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TRENDS IN PARALLEL, DISTRIBUTED, GRID AND CLOUD COMPUTING FOR ENGINEERING
Edited by: P. Iványi, B.H.V. Topping
The Virtual Prairie Project
M. Garbey1, M. Smaoui1, W. Rinsurongkawong1 and C. Mony2
1Department of Computer Science, University of Houston, Texas, United States of America
M. Garbey, M. Smaoui, W. Rinsurongkawong, C. Mony, "The Virtual Prairie Project", in P. Iványi, B.H.V. Topping, (Editors), "Trends in Parallel, Distributed, Grid and Cloud Computing for Engineering", Saxe-Coburg Publications, Stirlingshire, UK, Chapter 3, pp 49-82, 2011. doi:10.4203/csets.27.3
Keywords: clonal plants, multiscale model, agent-based model, volunteer computing, genetic algorithm, data mining.
In this chapter, we introduce a computational framework for a multidisciplinary project, called Virtual Prairie (ViP), designed to better understand clonal plant dynamics. ViP involves a team of ecologists, mathematicians and computer scientists.
Individual based models have been the most popular approach in ecological modeling since the 1980s, but no generic model exists for multispecies clonal plant communities. We constructed a three-scale model framework  that simulates a virtual prairie: starting from the individual plant, going to the prairie and finally incorporating external abiotic factors. Such amodel can address a variety of species, habitats and environments, just by varying a set of parameters. The downside is that we ended up with dozens of parameters. Thus, taking advantage of our model was impossible without advanced parallel computing.
The ViP framework relies on a high performance computing and volunteer computing (VC). VC is an arrangement in which people provide computing resources to projects, which use the resources to do distributed computing. The Virtual Prairie BOINC project is the volunteer computing setting we have been using to perform campaigns of computations  aimed at answering multiple ecology questions. These campaigns consisted of browsing the parameter space of the model and computing multiple objective functions of the simulated prairies.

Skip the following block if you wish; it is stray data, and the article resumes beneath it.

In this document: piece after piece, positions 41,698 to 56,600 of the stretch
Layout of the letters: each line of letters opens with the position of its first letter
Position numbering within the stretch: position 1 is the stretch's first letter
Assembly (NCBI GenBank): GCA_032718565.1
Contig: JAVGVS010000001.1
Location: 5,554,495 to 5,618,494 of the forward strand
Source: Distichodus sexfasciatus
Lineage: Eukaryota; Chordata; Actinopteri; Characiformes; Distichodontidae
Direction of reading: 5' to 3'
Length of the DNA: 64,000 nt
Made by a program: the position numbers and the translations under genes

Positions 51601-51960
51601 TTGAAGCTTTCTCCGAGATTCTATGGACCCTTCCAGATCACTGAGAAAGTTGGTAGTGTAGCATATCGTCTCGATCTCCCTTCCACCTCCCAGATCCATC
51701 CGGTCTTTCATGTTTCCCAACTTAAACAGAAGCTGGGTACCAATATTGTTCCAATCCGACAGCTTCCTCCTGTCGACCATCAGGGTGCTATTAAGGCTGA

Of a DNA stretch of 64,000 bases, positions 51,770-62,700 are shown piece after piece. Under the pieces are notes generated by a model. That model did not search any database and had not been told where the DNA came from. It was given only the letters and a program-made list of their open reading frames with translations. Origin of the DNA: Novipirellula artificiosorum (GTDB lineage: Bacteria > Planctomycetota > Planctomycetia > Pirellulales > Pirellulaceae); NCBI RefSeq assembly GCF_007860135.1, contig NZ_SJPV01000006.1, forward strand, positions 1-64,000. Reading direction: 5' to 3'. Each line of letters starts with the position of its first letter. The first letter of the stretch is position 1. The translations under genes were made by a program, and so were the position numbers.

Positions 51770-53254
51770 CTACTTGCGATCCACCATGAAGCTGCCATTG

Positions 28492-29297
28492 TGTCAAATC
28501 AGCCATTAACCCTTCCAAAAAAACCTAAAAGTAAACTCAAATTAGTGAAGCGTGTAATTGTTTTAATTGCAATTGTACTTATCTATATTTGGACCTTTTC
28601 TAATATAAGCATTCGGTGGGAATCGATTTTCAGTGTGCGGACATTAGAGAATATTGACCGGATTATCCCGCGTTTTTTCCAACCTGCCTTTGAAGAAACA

Campaigns of computations performed on the Virtual Prairie BOINC project can last up to the order of a month, while producing a huge amount of data. We needed a computer tool that can analyze quickly the results of those campaigns while they were running, in order to decide if the ongoing computations were promising or probably not relevant to our objectives. Our tool incorporates standard data mining techniques  including clustering and association rules into a web based application running on the server.
When the number of parameters increases, it is more practical to use evolutionary algorithms such as the genetic algorithm to explore the parameter space or to find the optimum of a certain objective function. The advantage of such algorithms is that they have built-in embarrassing parallelism at the level of fitness evaluation which can be done with VC. However, as a result of the nature of VC such algorithms need some adaptation to the platform. We managed to run a genetic algorithm using the Virtual Prairie BOINC project to run both benchmark and prairie optimizations. The computational framework basically relies on volunteer computing to achieve large scale simulations and perform optimizations of virtual prairies.
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